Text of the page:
Medusa at Burning Man… Where Snakes, Art and Myth Join Forces

 

1 Medusa at Burning Man 2015

The Medusa by Kevin Clark and the Rhino Redemption Camp was one of the most impressive sculptures at Burning Man 2105.

You are probably familiar with the myth of Medusa. She was one bad dude-ette. The story is told that Medusa, a beautiful woman, had sex with Poseidon (Neptune) in Athena’s temple— an event that seriously irritated the goddess, which was never a wise thing to do. Athena responded by giving Medusa a permanent bad hair day, turning her beautiful locks into a nest of squirming snakes. Even worse, she gave Medusa a look that transformed people into stone. Neither of these actions was conducive to encouraging normal human contact and Medusa developed a nasty attitude, using her newly acquired powers willy-nilly.

The Greek hero Perseus was tasked with chopping off Medusa’s head. The gods helped. He set off for battle armed with a sword from Zeus, a polished shield from Athena, winged slippers from Hermes, an invisibility cloak from Hades, and a sack from the Hesperides. The latter was to stuff Medusa’s head into. Three old sea goddesses with one eye and one tooth between them, the Graeae, told Perseus where to find Medusa when he stole their eye. By cleverly using Athena’s shield as a mirror, he approached the snake-haired woman and hacked his way to success. Afterwards, Perseus used his grisly trophy to do in enemies. He’d yank her head out of the sack and point it at them. Zap, you’re a rock.

Burners from Petaluma, California, creators of one of my all time favorite mutant vehicles, the Rhino Art Car, were responsible for bringing Medusa to Burning Man. Kevin Clark and his fellow members of the Rhino Redemption Camp, felt that Medusa with her mirror tie-in was a natural for the 2015 Burning Man Theme, Carnival of Mirrors. Burning Man honchos agreed and Clark went to work in his Petaluma workshop. He used a cast of the face of his friend and co-worker on the project, Michele Ramatici, as a model for Medusa’s face, and set about gathering 800 barrels for making 25 snakes. The snakes would reach as high as 27 feet into the sky; Medusa’s face, close to 15 feet.

2 Rhino Art Car at Burning Man 2014

The Rhino Art Car crosses the Playa in 2014.

3 Rhino Art Car camped out at Medusa Burning Man 2015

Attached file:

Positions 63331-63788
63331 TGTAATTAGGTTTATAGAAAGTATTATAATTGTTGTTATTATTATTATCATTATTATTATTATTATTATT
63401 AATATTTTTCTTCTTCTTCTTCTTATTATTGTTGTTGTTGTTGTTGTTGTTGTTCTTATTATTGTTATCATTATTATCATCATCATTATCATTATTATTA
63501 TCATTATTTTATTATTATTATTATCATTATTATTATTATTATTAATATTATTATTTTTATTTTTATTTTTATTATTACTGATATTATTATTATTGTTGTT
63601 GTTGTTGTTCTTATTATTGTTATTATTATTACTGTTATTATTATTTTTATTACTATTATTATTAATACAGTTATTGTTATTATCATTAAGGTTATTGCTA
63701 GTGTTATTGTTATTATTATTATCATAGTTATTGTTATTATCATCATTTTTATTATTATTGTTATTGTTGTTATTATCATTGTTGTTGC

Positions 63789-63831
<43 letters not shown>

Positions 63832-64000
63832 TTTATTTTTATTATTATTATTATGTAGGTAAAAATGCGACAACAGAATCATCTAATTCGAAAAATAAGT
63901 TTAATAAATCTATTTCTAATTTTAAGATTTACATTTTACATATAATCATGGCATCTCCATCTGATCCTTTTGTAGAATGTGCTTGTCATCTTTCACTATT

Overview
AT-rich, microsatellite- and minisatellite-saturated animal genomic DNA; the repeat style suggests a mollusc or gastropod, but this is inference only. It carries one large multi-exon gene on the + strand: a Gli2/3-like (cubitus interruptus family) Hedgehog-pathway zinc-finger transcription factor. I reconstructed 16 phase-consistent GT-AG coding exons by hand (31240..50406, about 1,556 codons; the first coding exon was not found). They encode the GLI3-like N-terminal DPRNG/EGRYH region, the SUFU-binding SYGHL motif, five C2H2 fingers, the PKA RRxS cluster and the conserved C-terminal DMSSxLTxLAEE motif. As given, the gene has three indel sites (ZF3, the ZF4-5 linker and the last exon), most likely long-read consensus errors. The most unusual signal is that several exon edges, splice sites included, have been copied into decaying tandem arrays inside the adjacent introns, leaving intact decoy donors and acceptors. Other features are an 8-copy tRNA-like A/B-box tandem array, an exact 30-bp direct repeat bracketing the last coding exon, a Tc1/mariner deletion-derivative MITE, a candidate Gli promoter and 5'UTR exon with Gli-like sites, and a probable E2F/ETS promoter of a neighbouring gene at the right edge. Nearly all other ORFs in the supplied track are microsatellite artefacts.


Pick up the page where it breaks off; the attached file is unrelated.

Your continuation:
This is the Rhino Art Car in 2015 as it provides a temporary home for the crew that was working on Medusa.

4 Horn of Rhino Art Car at Burning Man 2015

A view of the Rhino’s horns. Also note its eye.

When I arrived on Sunday, the first day of Burning Man, work was still underway on the giant sculpture. Bits and pieces of snakes and snakeheads were still strewn all over the ground. (It isn’t unusual for large-scale art projects to be under construction the first few days of Burning Man.) I watched with fascination as a tall crane lifted snake sections into place. Even partially complete, the sculpture was impressive. It became more so as the week progressed.

5 Building Medusa at Burning Man 2015

A snake head up close… complete with wicked looking fangs. Eventually, it would connect with its body.

6 Medusa being built at Burning Man 2015

The ground, in fact, was still strewn with snake parts when I arrived at Burning Man 2015 on opening day. 

7 Building Medusa at night Burning Man 2015

Work continued far into the night as the Rhino Redemption Camp worked to have Medusa’s snakes up and ready to strike. 

8 Early Medusa with white face at Burning Man

Even partially finished, Medusa was impressive. Eventually, the white cover of Medusa’s face would come off.

9 Early building of Medusa at Burning Man 2015

But first, she had to grow a lot more snakes, as shown in the next two photos.

10 The snakes of medusa

11 Medusa close to being finished at Burning Man DG

My friend, Don Green, captured this photo of the almost completed Medusa. All that remained was to remove the white cover. I liked the contrast of the red umbrella.

12 Medusa's Cobra at Burning Man

A different kind of snake was found just above Medusa’s head: a King Cobra.

13 Night view of Medusa's face at Burning Man DG

Night provided a totally different perspective. (Photo by Don Green.)

15 Night view of Medusa's snakes at Burning Man 2015

The snakes were quite colorful.

16 Close up of Medusa's snakes at Burning Man

The ‘tongues’ were designed to shoot out flames. Unfortunately, I was never around to witness the phenomena. 

17 Threatening Medusa snake at night, Burning Man

It wasn’t hard to imagine that this fellow thought of me as dinner.

Starting with ancient Greece and then moving on to Rome, the Renaissance and modern times, there must have been hundreds, if not thousands, of images of Medusa created. I even found a GQ magazine cover that featured Rihanna wearing Medusa hair. Regardless of all the art generated since the beginning, I believe that the ancient Greeks would have loved Kevin Clark’s version.

18 Medusa's face revealed at Burning Man

Medusa’s face unveiled was made of burnished steel, which created a perfect mirror.

19. Medusa and her snake hairdo

Medusa, hiding out in her snake hair. 

20 People admiring Medusa at Burning Man 2015

A final view as Burners check out the sculpture. Even a dragon fly had stopped by to visit.